APA 6th Edition MAGAZINOVIĆ, G. (2009). Screening of Slow Speed Marine Diesel Propulsion Shafting Design Space. Strojarstvo, 51 (6), 575-586. Retrieved from https://hrcak.srce.hr/50592
MLA 8th Edition MAGAZINOVIĆ, Gojko. "Screening of Slow Speed Marine Diesel Propulsion Shafting Design Space." Strojarstvo, vol. 51, no. 6, 2009, pp. 575-586. https://hrcak.srce.hr/50592. Accessed 21 Jul. 2019.
Chicago 17th Edition MAGAZINOVIĆ, Gojko. "Screening of Slow Speed Marine Diesel Propulsion Shafting Design Space." Strojarstvo 51, no. 6 (2009): 575-586. https://hrcak.srce.hr/50592
Harvard MAGAZINOVIĆ, G. (2009). 'Screening of Slow Speed Marine Diesel Propulsion Shafting Design Space', Strojarstvo, 51(6), pp. 575-586. Available at: https://hrcak.srce.hr/50592 (Accessed 21 July 2019)
Vancouver MAGAZINOVIĆ G. Screening of Slow Speed Marine Diesel Propulsion Shafting Design Space. Strojarstvo [Internet]. 2009 [cited 2019 July 21];51(6):575-586. Available from: https://hrcak.srce.hr/50592
IEEE G. MAGAZINOVIĆ, "Screening of Slow Speed Marine Diesel Propulsion Shafting Design Space", Strojarstvo, vol.51, no. 6, pp. 575-586, 2009. [Online]. Available: https://hrcak.srce.hr/50592. [Accessed: 21 July 2019]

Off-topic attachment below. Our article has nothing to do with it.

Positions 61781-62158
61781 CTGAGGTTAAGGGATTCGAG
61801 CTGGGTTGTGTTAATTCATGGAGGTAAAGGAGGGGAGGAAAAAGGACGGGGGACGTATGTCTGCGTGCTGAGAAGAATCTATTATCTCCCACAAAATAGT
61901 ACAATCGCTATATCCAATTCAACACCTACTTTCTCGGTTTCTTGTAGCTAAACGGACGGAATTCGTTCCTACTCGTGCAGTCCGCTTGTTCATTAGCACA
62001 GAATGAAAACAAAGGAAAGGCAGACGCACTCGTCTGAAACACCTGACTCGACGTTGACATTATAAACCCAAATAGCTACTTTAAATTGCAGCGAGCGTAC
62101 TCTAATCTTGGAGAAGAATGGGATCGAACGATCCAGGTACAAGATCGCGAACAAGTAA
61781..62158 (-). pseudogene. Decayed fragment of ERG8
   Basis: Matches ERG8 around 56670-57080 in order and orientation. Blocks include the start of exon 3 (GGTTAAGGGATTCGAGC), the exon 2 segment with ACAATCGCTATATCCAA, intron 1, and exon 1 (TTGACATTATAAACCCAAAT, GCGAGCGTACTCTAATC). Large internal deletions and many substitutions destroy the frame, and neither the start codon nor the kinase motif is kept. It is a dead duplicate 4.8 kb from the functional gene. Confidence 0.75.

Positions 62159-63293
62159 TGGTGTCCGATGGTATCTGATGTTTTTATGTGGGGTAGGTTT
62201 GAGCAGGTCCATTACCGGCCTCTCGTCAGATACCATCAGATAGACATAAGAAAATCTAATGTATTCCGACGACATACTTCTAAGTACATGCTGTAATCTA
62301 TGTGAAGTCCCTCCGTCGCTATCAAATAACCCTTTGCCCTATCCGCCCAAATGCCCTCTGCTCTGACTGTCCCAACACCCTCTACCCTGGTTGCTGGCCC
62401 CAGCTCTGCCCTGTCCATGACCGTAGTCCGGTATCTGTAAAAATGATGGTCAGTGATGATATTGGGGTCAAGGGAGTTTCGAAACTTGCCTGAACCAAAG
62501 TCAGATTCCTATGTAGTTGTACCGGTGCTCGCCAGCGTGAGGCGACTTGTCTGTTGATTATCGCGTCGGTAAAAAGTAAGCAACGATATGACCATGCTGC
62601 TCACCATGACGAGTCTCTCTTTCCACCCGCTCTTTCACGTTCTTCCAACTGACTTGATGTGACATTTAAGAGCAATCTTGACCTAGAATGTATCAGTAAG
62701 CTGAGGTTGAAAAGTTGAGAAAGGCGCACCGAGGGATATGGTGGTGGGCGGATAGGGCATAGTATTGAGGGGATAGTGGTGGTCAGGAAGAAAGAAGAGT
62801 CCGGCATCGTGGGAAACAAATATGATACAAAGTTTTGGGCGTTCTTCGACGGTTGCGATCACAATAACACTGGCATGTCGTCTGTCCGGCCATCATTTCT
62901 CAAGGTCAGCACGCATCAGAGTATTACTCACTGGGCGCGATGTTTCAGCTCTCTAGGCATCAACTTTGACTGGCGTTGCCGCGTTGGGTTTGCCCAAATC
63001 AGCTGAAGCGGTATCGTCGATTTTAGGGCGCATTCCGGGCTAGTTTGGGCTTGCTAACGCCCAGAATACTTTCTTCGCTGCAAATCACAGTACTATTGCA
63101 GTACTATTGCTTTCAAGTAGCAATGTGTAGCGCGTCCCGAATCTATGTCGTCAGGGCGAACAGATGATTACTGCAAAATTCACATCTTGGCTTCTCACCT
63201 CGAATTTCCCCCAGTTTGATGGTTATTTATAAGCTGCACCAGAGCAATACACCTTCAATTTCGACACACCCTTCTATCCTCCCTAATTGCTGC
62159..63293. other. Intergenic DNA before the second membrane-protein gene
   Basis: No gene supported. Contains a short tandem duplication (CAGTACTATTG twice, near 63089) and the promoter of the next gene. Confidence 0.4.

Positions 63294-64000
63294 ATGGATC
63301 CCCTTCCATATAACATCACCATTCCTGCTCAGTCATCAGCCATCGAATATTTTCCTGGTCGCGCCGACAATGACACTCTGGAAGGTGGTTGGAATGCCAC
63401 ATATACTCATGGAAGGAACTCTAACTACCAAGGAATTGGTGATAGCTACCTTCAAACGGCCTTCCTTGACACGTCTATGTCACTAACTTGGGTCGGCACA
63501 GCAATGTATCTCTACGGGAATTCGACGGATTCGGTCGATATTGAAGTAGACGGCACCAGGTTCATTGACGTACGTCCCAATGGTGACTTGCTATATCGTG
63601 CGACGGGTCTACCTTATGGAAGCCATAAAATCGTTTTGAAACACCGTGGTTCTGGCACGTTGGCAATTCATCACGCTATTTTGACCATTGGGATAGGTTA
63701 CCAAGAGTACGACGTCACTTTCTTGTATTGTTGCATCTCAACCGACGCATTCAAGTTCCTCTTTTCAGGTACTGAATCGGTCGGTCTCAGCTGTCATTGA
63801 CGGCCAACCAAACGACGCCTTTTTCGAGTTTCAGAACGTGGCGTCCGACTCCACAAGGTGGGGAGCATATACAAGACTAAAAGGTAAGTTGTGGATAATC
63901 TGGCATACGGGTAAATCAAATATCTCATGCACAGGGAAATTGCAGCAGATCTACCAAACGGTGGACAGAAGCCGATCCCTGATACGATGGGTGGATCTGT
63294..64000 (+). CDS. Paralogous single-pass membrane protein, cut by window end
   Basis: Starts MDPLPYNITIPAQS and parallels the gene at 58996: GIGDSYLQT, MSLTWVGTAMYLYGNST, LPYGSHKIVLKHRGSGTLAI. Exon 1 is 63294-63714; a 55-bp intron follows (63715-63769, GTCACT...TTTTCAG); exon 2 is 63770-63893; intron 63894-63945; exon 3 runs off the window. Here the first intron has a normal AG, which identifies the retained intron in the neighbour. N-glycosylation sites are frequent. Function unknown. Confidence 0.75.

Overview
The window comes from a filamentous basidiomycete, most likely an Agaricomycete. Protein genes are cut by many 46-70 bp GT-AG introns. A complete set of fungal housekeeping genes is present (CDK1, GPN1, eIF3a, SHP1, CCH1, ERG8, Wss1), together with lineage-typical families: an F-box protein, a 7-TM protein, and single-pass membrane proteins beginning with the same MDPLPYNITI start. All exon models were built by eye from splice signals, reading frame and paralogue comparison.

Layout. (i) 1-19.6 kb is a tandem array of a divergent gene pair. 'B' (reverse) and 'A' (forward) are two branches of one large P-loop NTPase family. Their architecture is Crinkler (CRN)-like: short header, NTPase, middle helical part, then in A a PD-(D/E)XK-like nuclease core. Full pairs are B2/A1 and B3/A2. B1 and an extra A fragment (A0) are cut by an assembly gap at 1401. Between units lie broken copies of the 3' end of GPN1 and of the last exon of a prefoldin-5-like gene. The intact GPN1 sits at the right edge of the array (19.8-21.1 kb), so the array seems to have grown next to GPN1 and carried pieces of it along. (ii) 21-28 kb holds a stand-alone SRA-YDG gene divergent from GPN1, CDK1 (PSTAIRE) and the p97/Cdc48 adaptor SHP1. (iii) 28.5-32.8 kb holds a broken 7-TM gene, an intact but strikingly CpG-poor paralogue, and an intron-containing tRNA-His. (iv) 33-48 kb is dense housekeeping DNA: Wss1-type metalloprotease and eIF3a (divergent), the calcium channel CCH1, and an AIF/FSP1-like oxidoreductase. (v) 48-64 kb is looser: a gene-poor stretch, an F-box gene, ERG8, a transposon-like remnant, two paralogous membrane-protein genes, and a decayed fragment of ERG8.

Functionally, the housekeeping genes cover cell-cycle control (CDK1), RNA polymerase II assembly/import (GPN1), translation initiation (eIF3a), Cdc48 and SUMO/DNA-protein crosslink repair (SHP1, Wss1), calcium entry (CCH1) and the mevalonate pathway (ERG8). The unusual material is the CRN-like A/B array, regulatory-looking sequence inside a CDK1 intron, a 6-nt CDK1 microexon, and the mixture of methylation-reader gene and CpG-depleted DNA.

Abstracts In this paper a systematic exploration of a typical two-stroke slow speed marine diesel propulsion shafting design space is performed. First, a set of the four most influential design parameters is defined, consisting of shafting stiffness, propeller, turning wheel and tuning wheel mass moments of inertia. Then, a full set of 625 design points is defined. For each design point a complete torsional vibration analysis has been performed, and the three most significant results were collected. These are the first torsional natural frequency, crankshaft peak torque and shafting peak torque. Finally, the results are presented in three series of response surface diagrams. Furthermore, the ability of each system parameter to change the system response is analysed by using Saaty’s priority theory. The presented results provide better insight into the propulsion system torsional vibration behaviour and encourage designers to achieve a desired design solution already in the preliminary design phase. Although the key findings are related to the specific diesel engine only, it is believed that the presented behaviour is quite general and hence qualitatively applicable to a much broader range of the two-stroke slow speed diesel propulsion plants.